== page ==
37 Angels’ Lee: Angel Investing Has Evolved From Side Gig to Asset Class of Its Own

Picture an entrepreneur pitching their business to a panel of investors to convince them that their idea is worth funding.

That’s the concept of the popular TV series “Shark Tank,” which Columbia Business School professor and 37 Angels founder Angela Lee says has contributed to the rapid surge in angel networks and full-time angel investors in recent years.

“It has just exploded. ‘Shark Tank’ is the most watched family show in the world, and that means a lot of people have been introduced to this investing class that they didn’t know about a decade ago,” Lee told PYMNTS in an interview. 

And with that growing popularity, what was once a side activity has evolved into a more structured and recognized investment strategy sought after by an increasing number of founders today. “It’s become more professionalized, almost institutionalized as an asset class,” she explained. 

When it comes to evaluating an investment, Lee, who has reviewed over 20,000 pitch decks and invested in 100 startups, said she is not one to focus on trends or what she referred to as “lagging indicators.”

Instead, she emphasized the importance of good fundamentals when it comes to successful startup investments, focusing mainly on “The 4 Ps”: the people behind the startup, the problem they are addressing, the progress they’ve made, and determining a “fair” price at which the investment is being made. 

More specifically, Lee said data-driven learners as well as founders who know how to run a quick experiment, test the market and quickly pivot from their original idea if necessary tend to stand out from the crowd. 

“It’s not the person who sits in a room and comes up with a brilliant idea. It’s the person who knows how to respond to the market at [a given] time, because startups take a long time to grow and on average eight to 10 years to exit,” she explained.

Overall, while equity crowdfunding has seen significant growth, it still accounts for a relatively small percentage of seed stage funding, Lee pointed out, creating space for angel investing to emerge as a vital player in the investment ecosystem.

As Lee said, “Equity crowdfunding is a little bit more efficient where you don’t have to talk to 100 investors. However, you’re not going to get that strategic help [such as] introductions to fundraisers or hires. You don’t get that through equity crowdfunding.”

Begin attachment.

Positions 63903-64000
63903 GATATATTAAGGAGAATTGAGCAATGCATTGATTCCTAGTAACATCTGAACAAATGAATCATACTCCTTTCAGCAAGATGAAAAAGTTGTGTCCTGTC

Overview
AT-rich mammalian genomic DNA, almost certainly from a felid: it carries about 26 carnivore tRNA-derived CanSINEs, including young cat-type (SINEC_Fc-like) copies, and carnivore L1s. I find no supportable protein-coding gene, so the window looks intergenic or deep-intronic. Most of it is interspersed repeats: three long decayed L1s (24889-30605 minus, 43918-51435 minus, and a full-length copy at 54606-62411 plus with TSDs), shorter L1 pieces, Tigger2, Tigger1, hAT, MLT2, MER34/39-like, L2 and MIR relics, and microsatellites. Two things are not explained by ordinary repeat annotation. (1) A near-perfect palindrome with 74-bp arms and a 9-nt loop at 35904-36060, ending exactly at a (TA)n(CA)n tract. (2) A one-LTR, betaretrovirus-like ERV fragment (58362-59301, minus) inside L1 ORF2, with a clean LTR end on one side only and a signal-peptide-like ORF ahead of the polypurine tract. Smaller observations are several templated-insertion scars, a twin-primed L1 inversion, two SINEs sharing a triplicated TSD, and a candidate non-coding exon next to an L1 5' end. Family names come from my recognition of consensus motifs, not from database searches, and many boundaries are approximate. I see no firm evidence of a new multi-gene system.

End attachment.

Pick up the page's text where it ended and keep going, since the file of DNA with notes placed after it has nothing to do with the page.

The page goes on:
Communicating With Clarity

The increasing focus on diversity, equity and inclusion (DEI) within the venture capital (VC) industry is a smart business move, Lee noted, pointing to research that shows that investing in underrepresented minorities and female founders can yield significant returns.

“Female founders are more capital efficient with the dollars that they raised. They do more with less,” she said.

She added that the limited partners (LPs) who provide the capital that funds use to make investments are also demanding a more diverse investment strategy from VC funds, leading to an increase in the number of underrepresented minority-founded startups.

That, and LPs’ growing interest in impact and transparency in investments are altogether changing the dynamics of the fast-growing angel investment landscape. “More and more LPs don’t just want to make a lot of money. They want to make a lot of money and at a minimum, not do harm in the world, but ideally also do good,” Lee said. 

Finally, asked what advice an angel investor who has reviewed 20,000-plus pitch decks has to offer today’s founders; Lee’s view is that a major part of it boils down to developing clarity in how their business idea is communicated. 

“My test for this is to take your two-minute pitch, share it with 10 people who you don’t know very well and then ask them, ‘What does my startup do?’ If people can’t respond to you in a concise and clear manner, it means you haven’t pitched clearly enough,” she said.